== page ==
Mash 154F for 60 min
Brewed on 1 July
--------------------------

Tasting Notes:

Galaxy APA: American Pale Ale

Appearance - Pours a hazy, light orange/amber color with a two-finger white head that has decent retention.

Aroma -  Big tropical fruit; papaya, mango, and passionfruit with a piney-musky earthiness. The beer has a prominent "juicy/sweet" character, similar to overripe fruit. Hops, hops, hops.

Taste - Tropical fruit dominates - passionfruit, mango, papaya - followed by a slight piney and earthy muskiness that lingers into the finish. Overall, the hop character is quite strong and IPA-like, although there is just enough malt character to keep everything in balance. Bitterness is medium-high.

Mouthfeel - Carbonation is medium-low and the beer has a smooth and creamy mouthfeel.

Drinkability & Notes - Again, this hop combo doesn't disappoint. I love the mix of tropical fruit and pine from the Galaxy and the earthy-dank-fruity flavor that the Nelson hops seems to provide. In many ways, this hop combo is very 'American' in character, although it does lack some of the the punchy, citrus fruit intensity that most "C" hops have. And that is a good thing. It tastes both familiar and completely exotic. No complaints as the beer sits now, although next time I will probably dial back the Nelson (in the boil) and add a small amount of Simcoe to both the flameout and dry hop addition for a bit more complexity. 

5.7% ABV.

Wednesday, August 7, 2013

Brew Day: Irish Stout

Just over a year ago, I brewed an Irish Stout and in the writeup outlined some of the difficulties that I've encountered while trying to brew the style. In short, while I feel as if I can make a pretty darn good example of the style - at least to BJCP standards - I have yet to brew an Irish Stout that (perfectly) represents everything I like about this type of beer. That is, a complex and balanced beer with a mix of roast, chocolate, and coffee-type flavor... all rolled up into a silky smooth, dark beer. A tough thing to achieve.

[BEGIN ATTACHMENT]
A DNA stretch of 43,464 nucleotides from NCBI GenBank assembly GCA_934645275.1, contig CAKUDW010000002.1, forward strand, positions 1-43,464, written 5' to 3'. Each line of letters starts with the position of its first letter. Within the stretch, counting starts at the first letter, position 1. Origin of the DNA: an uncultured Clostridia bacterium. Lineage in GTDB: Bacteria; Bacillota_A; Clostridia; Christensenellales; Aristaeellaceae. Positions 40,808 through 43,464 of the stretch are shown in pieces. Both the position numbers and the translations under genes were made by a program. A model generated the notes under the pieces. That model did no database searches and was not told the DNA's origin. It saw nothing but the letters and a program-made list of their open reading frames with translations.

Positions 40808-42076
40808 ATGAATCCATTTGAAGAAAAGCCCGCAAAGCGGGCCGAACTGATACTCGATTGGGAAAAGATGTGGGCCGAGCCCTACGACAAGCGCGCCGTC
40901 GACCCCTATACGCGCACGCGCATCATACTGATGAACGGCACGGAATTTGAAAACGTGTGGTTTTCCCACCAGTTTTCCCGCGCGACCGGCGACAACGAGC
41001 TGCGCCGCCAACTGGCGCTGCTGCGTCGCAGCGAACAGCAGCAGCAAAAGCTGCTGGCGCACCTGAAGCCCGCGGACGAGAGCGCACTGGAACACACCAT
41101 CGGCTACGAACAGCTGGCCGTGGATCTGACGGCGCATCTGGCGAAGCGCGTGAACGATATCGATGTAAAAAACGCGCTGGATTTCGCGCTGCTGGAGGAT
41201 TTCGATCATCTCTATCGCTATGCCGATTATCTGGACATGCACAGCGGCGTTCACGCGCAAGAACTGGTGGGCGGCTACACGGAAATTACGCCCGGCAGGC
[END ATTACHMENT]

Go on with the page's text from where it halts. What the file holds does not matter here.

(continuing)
This time around, I'm going to build off the success of my last attempt and keep the recipe pretty much the same. The only main difference being that instead of using malted or flaked wheat, I'll be substituting it for a near equal amount of flaked barley. The hope is that the flaked barley will provide a thicker and silkier mouthfeel than the wheat. For the roasted malt, I will be using a mixture of  roasted barley and chocolate malt. Also, after messing about with different yeasts, I will be going back to my old standby and favorite all around yeast for stouts: Pacman! While I used to use this yeast almost exclusively for my Irish Stouts, availability issues and the lure of experimentation put an end to that. Regardless, I like how this yeast ferments out clean and fast (often with some mildly fruity esters), attenuates well, and lends a pleasant mouthfeel even when the level of attenuation is quite low. Lastly, for hopping, I am going simple and clean, using EKG for just bitterness. Looking forward to getting this beer on tap.

Irish Red Ale
Cramer's Lane : Irish Dry Stout
           
Recipe Specifics:
----------------
Batch Size (Gal): 4.5
Total Grain (Lbs): 7.75
Anticipated OG: 1.042
Anticipated FG: 1.010
Anticipated SRM: 30
Anticipated IBU: 25
Efficiency: 70%
Boil Time: 60 Minutes

Grain/Sugar:
------------
77.4% - 6.00 lbs. Pale Malt, UK